Fire Chiefs Address Our Biggest Challenges

I recently conducted a survey involving fire chiefs from 10 metropolitan fire departments in the United States. The departments selected for the survey were literally from East Coast to West Coast, from north to south. The chiefs were each asked to...


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• Replacing the infrastructure needs of fire departments is of considerable concern. Since the economic downturn began, many fire departments have not been able to replace worn apparatus, equipment, facilities and communications systems. In order to save money, decisions were made to retain these long after they should have been replaced. This payment is coming due and creating an acceptable plan to recover and go forward could be challenging to fund and implement.

• Fire deaths in many large cities have declined considerably over the years and may continue to do so. A significant challenge for fire departments is communicating and selling the need for an adequate fire suppression force when data indicates that the frequency of their use is declining. We know that no matter what the frequency, an adequate fire suppression response is critical to the safety of the public and firefighters. Addressing this issue may be especially difficult for fire departments that have not embraced and integrated EMS, special operations, fire prevention and all-risk public education as regular duties of their firefighters.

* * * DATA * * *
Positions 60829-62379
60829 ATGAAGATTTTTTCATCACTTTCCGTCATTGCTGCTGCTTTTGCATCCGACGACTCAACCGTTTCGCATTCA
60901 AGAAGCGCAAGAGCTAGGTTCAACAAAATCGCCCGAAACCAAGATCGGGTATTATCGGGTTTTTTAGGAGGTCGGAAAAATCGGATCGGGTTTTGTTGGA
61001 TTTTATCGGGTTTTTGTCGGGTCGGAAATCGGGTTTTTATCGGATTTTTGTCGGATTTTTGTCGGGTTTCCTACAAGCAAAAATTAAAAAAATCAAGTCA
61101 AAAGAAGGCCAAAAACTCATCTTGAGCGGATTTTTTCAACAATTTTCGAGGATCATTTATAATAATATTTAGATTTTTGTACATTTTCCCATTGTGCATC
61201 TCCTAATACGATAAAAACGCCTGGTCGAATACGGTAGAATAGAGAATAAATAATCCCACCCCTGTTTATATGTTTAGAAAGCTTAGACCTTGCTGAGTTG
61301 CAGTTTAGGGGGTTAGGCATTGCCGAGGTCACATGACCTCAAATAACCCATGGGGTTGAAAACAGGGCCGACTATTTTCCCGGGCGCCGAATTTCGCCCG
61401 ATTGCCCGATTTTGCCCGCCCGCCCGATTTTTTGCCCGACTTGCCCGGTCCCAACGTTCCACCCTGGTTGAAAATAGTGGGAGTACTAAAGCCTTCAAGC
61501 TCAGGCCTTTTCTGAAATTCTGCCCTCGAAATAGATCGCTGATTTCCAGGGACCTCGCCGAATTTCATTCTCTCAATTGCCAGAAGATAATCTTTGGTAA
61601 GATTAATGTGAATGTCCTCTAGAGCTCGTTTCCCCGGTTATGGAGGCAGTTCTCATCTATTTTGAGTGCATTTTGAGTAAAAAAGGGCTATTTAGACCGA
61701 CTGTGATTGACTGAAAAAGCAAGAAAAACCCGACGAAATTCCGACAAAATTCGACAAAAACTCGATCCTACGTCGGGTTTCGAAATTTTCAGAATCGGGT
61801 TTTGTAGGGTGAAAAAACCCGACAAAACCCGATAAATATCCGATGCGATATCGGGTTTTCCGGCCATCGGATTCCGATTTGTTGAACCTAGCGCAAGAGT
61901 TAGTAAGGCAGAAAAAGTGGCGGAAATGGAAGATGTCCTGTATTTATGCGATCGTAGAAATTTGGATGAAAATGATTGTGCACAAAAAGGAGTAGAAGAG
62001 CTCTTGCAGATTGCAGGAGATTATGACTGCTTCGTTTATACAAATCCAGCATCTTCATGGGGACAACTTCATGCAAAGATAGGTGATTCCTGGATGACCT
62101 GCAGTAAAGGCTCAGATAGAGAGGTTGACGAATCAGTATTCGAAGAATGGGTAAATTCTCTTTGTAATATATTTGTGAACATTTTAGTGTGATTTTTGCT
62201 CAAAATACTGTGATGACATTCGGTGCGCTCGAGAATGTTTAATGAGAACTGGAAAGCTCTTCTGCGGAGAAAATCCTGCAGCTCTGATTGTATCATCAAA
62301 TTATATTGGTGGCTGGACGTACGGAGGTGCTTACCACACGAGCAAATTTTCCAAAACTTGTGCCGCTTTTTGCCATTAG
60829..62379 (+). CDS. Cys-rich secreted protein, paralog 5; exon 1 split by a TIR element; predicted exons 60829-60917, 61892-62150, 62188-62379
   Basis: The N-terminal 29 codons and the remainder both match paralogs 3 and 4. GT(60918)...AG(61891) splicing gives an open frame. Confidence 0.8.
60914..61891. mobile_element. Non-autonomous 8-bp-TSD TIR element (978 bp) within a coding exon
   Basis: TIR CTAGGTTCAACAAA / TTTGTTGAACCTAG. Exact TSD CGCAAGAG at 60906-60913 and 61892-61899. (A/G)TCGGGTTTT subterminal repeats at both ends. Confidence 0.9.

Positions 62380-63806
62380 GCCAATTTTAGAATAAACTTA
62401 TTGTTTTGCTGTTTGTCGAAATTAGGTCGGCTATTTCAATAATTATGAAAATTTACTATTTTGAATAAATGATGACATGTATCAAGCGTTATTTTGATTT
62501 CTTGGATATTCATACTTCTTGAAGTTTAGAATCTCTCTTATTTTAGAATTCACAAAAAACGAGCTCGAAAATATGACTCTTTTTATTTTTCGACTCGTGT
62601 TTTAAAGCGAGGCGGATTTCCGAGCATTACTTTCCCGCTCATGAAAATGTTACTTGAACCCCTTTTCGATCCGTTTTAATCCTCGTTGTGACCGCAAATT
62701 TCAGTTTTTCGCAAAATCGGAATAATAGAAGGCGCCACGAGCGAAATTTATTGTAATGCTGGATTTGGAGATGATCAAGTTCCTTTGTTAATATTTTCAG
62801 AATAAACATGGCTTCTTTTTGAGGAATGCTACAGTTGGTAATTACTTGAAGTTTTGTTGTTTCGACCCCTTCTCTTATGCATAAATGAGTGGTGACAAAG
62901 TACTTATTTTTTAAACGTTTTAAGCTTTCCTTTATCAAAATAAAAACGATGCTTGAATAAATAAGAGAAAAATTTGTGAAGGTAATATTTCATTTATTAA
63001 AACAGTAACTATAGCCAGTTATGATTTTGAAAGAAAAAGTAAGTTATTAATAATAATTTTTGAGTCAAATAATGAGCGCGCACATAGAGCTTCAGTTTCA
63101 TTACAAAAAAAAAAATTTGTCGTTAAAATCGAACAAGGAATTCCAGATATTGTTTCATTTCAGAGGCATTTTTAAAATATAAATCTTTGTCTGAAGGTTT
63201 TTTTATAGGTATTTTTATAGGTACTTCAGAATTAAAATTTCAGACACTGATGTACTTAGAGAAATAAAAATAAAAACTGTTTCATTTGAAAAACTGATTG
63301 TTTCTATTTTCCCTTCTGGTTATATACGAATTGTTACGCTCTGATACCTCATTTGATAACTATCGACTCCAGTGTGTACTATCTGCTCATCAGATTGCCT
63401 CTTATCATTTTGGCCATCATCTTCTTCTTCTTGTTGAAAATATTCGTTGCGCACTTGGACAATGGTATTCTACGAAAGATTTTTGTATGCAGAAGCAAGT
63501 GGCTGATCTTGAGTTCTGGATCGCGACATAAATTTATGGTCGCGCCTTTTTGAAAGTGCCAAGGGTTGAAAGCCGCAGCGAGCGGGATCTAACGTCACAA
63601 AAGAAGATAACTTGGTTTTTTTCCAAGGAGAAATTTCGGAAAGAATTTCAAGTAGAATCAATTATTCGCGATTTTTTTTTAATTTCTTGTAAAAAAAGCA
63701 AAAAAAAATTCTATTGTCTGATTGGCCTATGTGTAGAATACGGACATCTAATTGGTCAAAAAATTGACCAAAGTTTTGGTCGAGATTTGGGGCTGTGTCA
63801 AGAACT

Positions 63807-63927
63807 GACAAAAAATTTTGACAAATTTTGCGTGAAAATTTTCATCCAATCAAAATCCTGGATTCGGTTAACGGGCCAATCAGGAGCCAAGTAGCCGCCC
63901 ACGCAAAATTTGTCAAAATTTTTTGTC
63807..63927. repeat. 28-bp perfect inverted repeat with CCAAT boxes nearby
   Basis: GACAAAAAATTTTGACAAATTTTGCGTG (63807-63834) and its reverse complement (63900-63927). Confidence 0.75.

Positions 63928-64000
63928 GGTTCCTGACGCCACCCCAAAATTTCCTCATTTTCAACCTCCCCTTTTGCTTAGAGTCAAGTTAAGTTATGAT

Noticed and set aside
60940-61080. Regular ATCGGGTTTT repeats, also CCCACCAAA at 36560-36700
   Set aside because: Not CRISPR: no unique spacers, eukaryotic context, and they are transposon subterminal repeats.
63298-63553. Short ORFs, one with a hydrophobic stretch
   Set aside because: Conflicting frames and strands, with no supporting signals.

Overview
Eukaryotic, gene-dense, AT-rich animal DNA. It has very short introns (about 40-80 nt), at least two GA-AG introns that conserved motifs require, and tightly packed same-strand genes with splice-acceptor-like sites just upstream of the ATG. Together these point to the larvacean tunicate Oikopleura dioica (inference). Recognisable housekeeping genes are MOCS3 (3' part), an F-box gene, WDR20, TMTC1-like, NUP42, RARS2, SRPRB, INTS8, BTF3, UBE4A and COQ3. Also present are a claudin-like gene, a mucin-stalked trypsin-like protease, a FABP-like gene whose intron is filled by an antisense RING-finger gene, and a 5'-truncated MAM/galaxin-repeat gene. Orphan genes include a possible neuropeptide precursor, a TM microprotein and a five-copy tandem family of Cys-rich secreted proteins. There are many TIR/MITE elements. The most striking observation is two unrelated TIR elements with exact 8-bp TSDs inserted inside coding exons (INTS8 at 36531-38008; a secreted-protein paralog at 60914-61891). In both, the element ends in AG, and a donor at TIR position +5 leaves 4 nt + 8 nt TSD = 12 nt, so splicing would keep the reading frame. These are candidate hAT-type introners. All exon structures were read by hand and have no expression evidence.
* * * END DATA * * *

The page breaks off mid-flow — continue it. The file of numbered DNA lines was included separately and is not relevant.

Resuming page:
It is obvious that the responses from these 10 chiefs could be of guidance to major fire service membership organizations when deciding what types of support and information to provide to their members during the next year (or more). I appreciate the input of these fire chiefs. It is helpful and seems to make some sense to me – and I hope to you as well.

 

Dennis Compton presents “Instilling Accountability in Fire Officers” at Firehouse Expo 2013, July 23-27 in Baltimore, MD.

 

DENNIS COMPTON, a Firehouse® contributing editor, is a speaker and the author of Progressive Leadership Principles, Concepts and Tools, the When in Doubt, Lead! books, the book Mental Aspects of Performance for Firefighters and Fire Officers, and many articles, chapters and other publications. He was the fire chief in Mesa, AZ, for five years and assistant fire chief in Phoenix, where he served for 27 years. Compton is past chairman of the Executive Board of the International Fire Service Training Association (IFSTA) and past chairman of the Congressional Fire Services Institute’s National Advisory Committee. He is currently chairman of the National Fallen Firefighters Foundation Board of Directors.